Veteran journalist Carl Hoffman believes he’s solved one of the great mysteries of the 20th century. In 1961 at the age of 23, Michael Rockefeller – son of New York Governor Nelson Rockefeller and a member of one of the richest and most powerful families in America ¬– travelled to remote New Guinea in search of primitive art for his father’s new museum.
Budget Bill Would Bring “Parent Trigger” Law To All Ohio Schools
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Parents of students at low-performing schools could gain the power to make big changes themselves under a proposed law tucked away in Gov. John Kasich’s 4,000-page state budget bill.
It’s called a parent trigger law.
A parent trigger law is already in place in the Columbus school district on a pilot basis.
If a school is consistently at the bottom of the performance scale, parents of children at that school could petition the school district to do something drastic.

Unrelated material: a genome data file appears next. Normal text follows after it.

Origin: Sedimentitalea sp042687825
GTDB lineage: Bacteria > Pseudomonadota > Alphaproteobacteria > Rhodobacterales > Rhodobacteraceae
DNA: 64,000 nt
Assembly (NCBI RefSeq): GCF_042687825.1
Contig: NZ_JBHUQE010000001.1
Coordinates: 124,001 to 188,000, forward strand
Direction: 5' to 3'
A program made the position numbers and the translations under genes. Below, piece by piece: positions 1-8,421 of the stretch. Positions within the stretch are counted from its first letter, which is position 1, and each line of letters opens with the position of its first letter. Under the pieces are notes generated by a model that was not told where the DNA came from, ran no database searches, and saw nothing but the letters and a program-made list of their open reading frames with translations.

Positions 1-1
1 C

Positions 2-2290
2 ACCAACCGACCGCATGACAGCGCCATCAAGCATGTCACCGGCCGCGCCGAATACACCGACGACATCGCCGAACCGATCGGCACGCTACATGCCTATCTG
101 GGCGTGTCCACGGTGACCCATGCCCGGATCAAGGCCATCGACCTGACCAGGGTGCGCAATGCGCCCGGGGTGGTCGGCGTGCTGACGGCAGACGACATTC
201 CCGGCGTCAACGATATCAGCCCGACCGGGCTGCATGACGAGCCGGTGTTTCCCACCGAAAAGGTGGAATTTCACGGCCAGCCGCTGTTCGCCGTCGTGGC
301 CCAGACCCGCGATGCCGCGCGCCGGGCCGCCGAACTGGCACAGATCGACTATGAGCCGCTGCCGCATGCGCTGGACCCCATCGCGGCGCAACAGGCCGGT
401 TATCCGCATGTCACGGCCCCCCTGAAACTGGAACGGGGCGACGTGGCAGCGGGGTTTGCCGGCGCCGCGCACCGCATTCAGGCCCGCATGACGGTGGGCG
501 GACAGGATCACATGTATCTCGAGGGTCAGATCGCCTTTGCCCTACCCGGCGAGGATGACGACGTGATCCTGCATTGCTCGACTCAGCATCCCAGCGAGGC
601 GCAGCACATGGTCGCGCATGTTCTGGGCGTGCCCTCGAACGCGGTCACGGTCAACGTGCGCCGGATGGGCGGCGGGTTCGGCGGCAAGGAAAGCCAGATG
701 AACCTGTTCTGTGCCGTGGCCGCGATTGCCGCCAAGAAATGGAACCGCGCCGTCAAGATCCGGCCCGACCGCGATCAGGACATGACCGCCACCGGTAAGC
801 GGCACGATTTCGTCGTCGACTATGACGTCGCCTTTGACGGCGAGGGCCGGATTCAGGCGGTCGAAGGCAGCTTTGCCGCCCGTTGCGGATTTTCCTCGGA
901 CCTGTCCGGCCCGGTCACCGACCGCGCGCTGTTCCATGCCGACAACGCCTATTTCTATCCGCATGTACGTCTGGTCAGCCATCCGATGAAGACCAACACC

They can ask the district to turn the school into a charter school. They can ask the district to replace nearly all of the staff.
Or they can ask the district to make other major changes to the school. If at least half of parents sign on, the school district has to make the changes.
Kasich education advisor Dick Ross says it’s time for the law to be expanded to all schools in Ohio.
“Our parents have high expectations for their children. They should have more say and control over schools that are not being successful as they desire to improve the education of their boys and girls,” he says.
But some school leaders don’t think expanding this parent trigger concept beyond Columbus is a good idea.
Adrian Allison is superintendent of the Canton City schools.
“There is no evidence whatever that this type of policy initiative is effective, is good for students,” he says.
A handful of states already have parent trigger laws. So far, the trigger’s been pulled in only one state: California.
Ohio lawmakers will consider the proposal in the coming weeks before acting on the full state budget this spring.